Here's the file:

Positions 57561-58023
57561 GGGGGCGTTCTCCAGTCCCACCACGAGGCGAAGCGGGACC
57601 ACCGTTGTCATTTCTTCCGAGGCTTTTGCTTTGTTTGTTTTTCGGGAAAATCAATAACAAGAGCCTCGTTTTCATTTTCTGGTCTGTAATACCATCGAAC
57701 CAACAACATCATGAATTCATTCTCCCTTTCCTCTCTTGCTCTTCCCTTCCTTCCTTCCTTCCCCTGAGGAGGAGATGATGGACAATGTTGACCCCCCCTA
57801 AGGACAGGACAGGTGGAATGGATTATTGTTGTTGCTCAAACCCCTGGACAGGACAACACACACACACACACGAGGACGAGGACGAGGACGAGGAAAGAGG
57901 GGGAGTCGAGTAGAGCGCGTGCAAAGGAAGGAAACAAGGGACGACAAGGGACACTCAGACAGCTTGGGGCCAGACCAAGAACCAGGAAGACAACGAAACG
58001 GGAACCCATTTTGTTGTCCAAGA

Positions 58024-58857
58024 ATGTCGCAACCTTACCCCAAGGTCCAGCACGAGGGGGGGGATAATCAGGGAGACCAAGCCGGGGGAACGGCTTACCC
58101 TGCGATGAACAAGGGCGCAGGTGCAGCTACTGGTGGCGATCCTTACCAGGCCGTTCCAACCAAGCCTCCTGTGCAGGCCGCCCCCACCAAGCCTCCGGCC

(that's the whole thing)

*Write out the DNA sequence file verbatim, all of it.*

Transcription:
Positions 57561-58023
57561 GGGGGCGTTCTCCAGTCCCACCACGAGGCGAAGCGGGACC
57601 ACCGTTGTCATTTCTTCCGAGGCTTTTGCTTTGTTTGTTTTTCGGGAAAATCAATAACAAGAGCCTCGTTTTCATTTTCTGGTCTGTAATACCATCGAAC
57701 CAACAACATCATGAATTCATTCTCCCTTTCCTCTCTTGCTCTTCCCTTCCTTCCTTCCTTCCCCTGAGGAGGAGATGATGGACAATGTTGACCCCCCCTA
57801 AGGACAGGACAGGTGGAATGGATTATTGTTGTTGCTCAAACCCCTGGACAGGACAACACACACACACACACGAGGACGAGGACGAGGACGAGGAAAGAGG
57901 GGGAGTCGAGTAGAGCGCGTGCAAAGGAAGGAAACAAGGGACGACAAGGGACACTCAGACAGCTTGGGGCCAGACCAAGAACCAGGAAGACAACGAAACG
58001 GGAACCCATTTTGTTGTCCAAGA

Positions 58024-58857
58024 ATGTCGCAACCTTACCCCAAGGTCCAGCACGAGGGGGGGGATAATCAGGGAGACCAAGCCGGGGGAACGGCTTACCC
58101 TGCGATGAACAAGGGCGCAGGTGCAGCTACTGGTGGCGATCCTTACCAGGCCGTTCCAACCAAGCCTCCTGTGCAGGCCGCCCCCACCAAGCCTCCGGCC